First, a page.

The Venice of the West
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Part I: Alta California
 I Meet Mark Twain
 I Meet John Sargent
 A Humorist, Not a Politician
 The Venice of the West
 The Fair Marina
 A Candide Character
 A Swan Among Geese

 So Much?
 Gibralter the Egg Mule
 An American Vandal Abroad
 Daisy and Oscar
 A Chance Encounter
 Goya’s Studio
 Holy Relics


Part II: Sakrametska in Rossland
 Boundary Values
 The Unholy Family
 Boom Town
 New Dog, Old Tricks
 Commission of a Lifetime
 Bushwhacked
 Minor Moon of a Minor Planet
 Wetbellies

space
  NOVEL EXCERPTS by Patrick Fanning

 

Boundary Values

Marina dragged Twain and me from door to door, trying to find lodging of any kind. After fruitless inquiries at five hotels, all bursting at the seams, we settled into a “boarding house” at the end of a dusty street baked by the sun. The structure was wooden, with ugly black iron shutters on all the windows and even over the doors. Only two rooms were available , both small and expensive. Mr. Twain and I shared the basement compartment, a dim cave smelling of damp, but blessedly cool. I did not relish sharing a room, but I welcomed the chance to save a little money, my resources not being the equal of Mark Twain’s fortune.

He and Miss Marina were in high spirits despite our long hot search for quarters. They jostled and mocked each other like siblings of an age, although he had to be over twenty years her senior. In the last few days, she had focused her teasing attention on Mr. Twain instead of me, much to my relief. I found her company exhausting, although she had proved to be an excellent model She knew by instinct how to strike an interesting pose, relax into it, hold truly still, and return to the exact same position hours or even days later. I wondered what she would look like draped in cashmere, surrounded by ferns in some lush, bucolic setting out of a Wordsworth poem.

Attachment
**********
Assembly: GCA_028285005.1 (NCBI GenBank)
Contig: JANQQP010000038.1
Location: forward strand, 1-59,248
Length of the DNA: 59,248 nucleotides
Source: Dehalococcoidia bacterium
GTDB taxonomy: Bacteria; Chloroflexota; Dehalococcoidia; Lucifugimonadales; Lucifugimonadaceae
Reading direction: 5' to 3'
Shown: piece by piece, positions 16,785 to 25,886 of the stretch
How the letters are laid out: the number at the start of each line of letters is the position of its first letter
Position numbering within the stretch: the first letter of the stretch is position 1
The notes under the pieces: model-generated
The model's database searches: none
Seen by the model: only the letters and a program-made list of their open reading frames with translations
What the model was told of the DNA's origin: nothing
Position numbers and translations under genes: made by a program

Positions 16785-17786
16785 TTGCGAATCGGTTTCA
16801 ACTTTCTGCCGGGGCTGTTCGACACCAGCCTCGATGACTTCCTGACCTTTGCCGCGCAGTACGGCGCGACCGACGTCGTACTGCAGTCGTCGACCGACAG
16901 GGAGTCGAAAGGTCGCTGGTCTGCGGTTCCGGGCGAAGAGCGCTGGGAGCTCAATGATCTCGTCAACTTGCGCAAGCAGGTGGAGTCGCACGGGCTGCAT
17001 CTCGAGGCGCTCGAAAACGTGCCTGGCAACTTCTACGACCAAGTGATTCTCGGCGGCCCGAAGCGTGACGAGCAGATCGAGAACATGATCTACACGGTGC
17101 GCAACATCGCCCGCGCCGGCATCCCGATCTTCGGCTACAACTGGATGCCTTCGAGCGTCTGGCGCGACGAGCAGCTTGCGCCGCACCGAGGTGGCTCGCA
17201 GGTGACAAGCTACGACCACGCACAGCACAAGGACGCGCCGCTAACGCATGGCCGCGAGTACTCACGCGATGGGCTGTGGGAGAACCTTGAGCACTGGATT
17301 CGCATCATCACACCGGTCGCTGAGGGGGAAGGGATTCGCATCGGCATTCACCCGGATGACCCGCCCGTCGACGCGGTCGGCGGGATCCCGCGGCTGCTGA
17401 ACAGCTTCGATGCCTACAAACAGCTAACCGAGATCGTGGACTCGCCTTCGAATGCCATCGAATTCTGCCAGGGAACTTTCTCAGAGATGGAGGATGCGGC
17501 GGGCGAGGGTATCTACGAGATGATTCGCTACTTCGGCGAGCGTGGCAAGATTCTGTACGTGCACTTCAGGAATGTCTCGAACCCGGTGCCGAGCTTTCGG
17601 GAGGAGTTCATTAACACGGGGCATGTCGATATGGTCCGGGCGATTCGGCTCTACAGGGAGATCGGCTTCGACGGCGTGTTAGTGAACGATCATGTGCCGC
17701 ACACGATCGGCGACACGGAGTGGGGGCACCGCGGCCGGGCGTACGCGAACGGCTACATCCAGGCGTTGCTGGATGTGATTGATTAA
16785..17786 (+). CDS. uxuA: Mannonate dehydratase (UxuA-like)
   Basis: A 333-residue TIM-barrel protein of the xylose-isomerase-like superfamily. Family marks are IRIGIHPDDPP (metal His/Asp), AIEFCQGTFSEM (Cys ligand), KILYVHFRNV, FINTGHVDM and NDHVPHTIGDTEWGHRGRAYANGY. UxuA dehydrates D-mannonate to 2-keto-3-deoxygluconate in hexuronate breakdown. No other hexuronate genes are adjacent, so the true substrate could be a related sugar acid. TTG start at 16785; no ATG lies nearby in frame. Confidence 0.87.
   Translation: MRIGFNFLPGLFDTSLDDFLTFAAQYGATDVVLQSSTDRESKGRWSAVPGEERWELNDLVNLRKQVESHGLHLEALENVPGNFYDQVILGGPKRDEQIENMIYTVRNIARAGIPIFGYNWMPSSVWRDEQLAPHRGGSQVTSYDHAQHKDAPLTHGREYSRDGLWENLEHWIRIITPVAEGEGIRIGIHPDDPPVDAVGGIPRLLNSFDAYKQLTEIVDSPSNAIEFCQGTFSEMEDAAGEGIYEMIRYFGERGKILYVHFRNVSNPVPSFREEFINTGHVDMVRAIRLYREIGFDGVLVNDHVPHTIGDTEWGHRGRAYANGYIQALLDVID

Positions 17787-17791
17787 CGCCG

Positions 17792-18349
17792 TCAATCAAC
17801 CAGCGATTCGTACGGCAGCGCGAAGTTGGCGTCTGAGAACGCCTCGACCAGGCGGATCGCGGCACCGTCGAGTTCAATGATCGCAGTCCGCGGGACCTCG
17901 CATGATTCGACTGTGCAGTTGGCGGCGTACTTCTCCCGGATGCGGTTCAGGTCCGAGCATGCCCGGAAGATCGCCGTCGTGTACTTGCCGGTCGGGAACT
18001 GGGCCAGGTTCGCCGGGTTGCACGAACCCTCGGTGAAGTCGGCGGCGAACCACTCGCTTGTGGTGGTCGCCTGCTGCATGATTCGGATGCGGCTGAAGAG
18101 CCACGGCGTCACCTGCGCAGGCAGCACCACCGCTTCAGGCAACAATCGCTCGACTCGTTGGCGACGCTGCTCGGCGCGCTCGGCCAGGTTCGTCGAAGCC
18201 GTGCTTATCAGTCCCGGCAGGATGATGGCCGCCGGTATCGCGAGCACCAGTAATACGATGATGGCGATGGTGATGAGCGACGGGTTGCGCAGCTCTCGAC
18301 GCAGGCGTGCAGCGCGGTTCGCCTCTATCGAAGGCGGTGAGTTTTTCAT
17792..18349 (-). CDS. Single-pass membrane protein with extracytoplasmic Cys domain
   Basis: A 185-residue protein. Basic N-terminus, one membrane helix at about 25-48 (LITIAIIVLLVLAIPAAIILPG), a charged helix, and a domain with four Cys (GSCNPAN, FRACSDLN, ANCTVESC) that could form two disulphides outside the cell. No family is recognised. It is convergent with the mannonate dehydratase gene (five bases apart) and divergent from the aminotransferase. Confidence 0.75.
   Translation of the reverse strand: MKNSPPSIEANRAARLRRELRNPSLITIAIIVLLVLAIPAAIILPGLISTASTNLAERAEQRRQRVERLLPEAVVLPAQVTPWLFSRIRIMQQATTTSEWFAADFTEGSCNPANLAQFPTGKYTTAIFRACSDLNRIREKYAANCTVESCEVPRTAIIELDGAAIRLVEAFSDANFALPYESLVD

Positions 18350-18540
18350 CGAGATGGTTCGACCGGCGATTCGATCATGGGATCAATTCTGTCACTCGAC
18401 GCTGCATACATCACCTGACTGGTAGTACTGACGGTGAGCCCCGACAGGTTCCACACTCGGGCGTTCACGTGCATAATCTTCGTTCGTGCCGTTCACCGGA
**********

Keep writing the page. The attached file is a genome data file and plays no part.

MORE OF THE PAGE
I stowed my belongings quickly and ran out to escape the confines of the horrible room. The street was thronged with wagons and horses and men afoot, stirring up a choking dust, even on the streets paved with cobble or macadam. I made my way down to the Embarcadero, by the river.

Shiny black carriages twinkled past with noble crests on the doors and curtains open to catch the breeze, giving me a glimpse of a silk hat, a bit of lace or braid on a sleeve. Burly drovers urged their teams forward against an almost impenetrable wall of traffic. Small boys and Chinese ducked and bobbed and weaved in and out of the traffic, darting like swallows through the smallest opening in the crowd.

Vendors sold roasted grain, parched corn, skewered meats, donuts, sorghum candies, and honey-sweetened barley water and lemonade. I had a berry turnover and a lemonade, sitting on a pile of stone blocks, in the corner between a buttress and a levee wall, where I was out of the way and had a good view of the docks. When I finished my sweets, I wiped my fingers on my trousers and took out my sketchbook. I did a quick study of the scene, in black and white only, no shading.

After an hour’s sketching, I felt relaxed and calm, having completely forgotten Twain, Marina, our mean boarding house, and our tedious search for a place to stay. I looked up and discovered that I had collected a small crowd of children watching me. I smiled briefly at them, but did not say anything or maintain eye contact. I like children as a rule, but they can ruin my concentration with their endless questions. I’ve found it best not to give them an opening.


  © Patrick Fanning, 2012
 

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